>> Cathy Callahan is a crafter and window dresser who draws inspiration
from vintage crafts. She blogs about 60s and 70s crafts at
Forever Flowers Fast
Dry your favorite varieties in the microwave in minutes!
Flowers and flower forms have been a big
theme in crafts for decades. In the 1960s and
70s, flowers made with tissue paper, feathers, foil,
macaroni, or paper cups were all the rage. I remember
my mother making lupines by looping plastic six-pack
holders around wire, then spray-painting them purple.
They made a lovely centerpiece at the PTA luncheon.
But how about using the actual flowers? The
art of drying and preserving flowers has been
traced back to prehistoric times. It just might be
the original craft.
We’ve all taken a special flower and pressed it
between the pages of a book, like I did with my
prom corsage. Had I known that there’s more to it,
I wouldn’t have ended up with the moldy mess that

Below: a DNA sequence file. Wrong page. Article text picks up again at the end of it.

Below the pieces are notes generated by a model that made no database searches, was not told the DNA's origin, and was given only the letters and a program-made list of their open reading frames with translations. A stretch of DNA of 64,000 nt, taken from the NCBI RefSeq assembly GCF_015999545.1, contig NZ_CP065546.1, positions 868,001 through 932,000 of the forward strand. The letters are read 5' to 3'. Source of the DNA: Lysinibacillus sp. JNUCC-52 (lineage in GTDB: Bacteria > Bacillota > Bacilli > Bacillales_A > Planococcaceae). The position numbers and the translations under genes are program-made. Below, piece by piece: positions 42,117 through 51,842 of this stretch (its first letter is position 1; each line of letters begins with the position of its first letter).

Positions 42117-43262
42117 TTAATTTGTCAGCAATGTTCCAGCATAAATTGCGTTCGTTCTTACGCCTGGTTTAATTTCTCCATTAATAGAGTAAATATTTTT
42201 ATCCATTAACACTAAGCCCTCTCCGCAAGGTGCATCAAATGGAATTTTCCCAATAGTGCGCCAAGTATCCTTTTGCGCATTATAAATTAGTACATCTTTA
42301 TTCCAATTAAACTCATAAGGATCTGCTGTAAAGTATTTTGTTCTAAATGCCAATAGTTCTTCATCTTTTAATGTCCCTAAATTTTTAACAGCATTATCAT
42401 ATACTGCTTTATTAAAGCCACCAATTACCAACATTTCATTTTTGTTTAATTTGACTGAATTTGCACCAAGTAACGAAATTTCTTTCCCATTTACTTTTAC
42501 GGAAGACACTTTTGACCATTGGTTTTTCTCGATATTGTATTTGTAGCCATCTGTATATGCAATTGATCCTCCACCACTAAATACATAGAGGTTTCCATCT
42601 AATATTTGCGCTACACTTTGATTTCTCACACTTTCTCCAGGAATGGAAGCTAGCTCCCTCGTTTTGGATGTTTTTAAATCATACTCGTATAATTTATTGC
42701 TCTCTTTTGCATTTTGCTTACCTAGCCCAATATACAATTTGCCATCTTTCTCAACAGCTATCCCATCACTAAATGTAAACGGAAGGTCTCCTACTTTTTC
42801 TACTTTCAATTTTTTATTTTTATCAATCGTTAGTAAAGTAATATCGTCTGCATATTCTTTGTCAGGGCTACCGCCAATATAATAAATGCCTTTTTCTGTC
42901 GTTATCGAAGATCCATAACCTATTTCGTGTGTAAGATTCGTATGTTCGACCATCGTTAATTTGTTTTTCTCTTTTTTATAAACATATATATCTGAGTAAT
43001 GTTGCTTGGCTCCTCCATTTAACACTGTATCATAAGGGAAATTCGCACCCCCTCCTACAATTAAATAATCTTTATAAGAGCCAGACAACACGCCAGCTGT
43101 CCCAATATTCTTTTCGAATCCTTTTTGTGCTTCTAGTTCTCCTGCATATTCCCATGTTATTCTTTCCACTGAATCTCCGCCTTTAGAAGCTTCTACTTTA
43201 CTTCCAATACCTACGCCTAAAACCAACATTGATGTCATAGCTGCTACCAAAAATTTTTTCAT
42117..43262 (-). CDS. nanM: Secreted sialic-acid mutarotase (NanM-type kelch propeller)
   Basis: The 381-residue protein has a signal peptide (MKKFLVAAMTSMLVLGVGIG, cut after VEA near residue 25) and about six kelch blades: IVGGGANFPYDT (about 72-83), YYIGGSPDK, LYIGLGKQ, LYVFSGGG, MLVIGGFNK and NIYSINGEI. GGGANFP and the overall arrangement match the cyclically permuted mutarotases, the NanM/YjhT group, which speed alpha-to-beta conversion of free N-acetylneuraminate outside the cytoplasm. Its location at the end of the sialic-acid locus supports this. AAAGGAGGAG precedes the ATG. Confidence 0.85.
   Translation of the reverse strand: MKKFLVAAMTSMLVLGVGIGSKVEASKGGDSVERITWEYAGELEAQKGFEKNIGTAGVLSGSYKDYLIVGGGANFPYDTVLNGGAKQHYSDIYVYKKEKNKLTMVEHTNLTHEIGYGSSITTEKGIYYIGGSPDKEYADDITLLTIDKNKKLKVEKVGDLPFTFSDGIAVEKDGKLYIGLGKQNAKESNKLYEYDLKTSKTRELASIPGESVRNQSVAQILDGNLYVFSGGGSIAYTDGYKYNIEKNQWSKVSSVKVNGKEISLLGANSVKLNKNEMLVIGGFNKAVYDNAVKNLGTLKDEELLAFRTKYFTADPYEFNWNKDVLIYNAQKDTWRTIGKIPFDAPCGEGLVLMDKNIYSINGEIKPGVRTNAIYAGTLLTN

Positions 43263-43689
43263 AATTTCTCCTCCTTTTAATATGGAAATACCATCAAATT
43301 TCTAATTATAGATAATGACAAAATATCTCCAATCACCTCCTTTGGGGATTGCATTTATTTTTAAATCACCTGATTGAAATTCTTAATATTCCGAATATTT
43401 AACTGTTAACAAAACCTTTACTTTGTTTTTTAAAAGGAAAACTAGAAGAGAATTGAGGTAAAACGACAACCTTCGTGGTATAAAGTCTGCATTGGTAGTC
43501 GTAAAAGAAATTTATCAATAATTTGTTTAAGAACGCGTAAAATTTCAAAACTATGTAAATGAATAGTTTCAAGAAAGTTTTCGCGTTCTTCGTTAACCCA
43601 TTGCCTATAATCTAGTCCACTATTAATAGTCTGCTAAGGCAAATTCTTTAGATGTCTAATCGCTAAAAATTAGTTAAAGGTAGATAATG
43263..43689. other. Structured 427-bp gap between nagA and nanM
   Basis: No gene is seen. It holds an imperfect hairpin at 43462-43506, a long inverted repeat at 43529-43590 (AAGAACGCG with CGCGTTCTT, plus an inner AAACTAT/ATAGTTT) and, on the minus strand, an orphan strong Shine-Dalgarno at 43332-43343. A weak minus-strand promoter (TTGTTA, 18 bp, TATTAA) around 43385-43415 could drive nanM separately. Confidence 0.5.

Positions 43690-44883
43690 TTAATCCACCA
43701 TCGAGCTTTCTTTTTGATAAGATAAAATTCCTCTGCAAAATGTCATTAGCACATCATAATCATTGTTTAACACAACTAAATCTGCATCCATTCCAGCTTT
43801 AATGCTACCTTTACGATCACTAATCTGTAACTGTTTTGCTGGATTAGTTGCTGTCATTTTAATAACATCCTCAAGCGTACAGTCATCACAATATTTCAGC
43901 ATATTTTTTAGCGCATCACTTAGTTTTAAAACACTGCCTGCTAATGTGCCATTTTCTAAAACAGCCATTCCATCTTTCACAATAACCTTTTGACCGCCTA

I did. Since the beauty of fresh flowers only lasts a
few days, you have to take steps to preserve them.
I really wanted to do it right this time, so I did a
little research. It turns out that pressing takes about
2 weeks and drying can take up to 7 days. Who has
time for that?
I almost gave up until I ran across an article
entitled “Dry Flowers in Your Microwave in Minutes!”
from Drying Flowers with Silica Gel (Hazel Pearson
Handicrafts, 1975). Now there’s no stopping me.
7. Gently remove the flower using a skewer, and
shake off the silica gel.
8. Remove any excess silica gel with a soft brush.
9. Display as you like. I decorated a frame with some
vintage trim as a showcase for my flowers.
Photograph by Cathy Callahan
1. Cut the stem to 1".
2. Pour 1½" of silica gel to cover the bottom of
3. Place the flower face up and cover it completely
with silica gel.
4. Put the pan in the microwave along with a glass
of water (following all safety precautions for your
5. Zap. I zapped my daisies for 2 minutes, at
1-minute increments on medium power.
6. Take the pan out and allow it to cool for
15– 20 minutes.
» MICROWAVE-SAFE PAN I USED AN OLD
PLASTIC TAKEOUT CONTAINER.
» SILICA GEL FROM THE FLORAL SECTION AT
THE CRAFT STORE. THE PACKAGE SHOULD
HAVE DIRECTIONS AND DRYING TIMES FOR
DIFFERENT VARIETIES OF FLOWERS.
» WOODEN SKEWER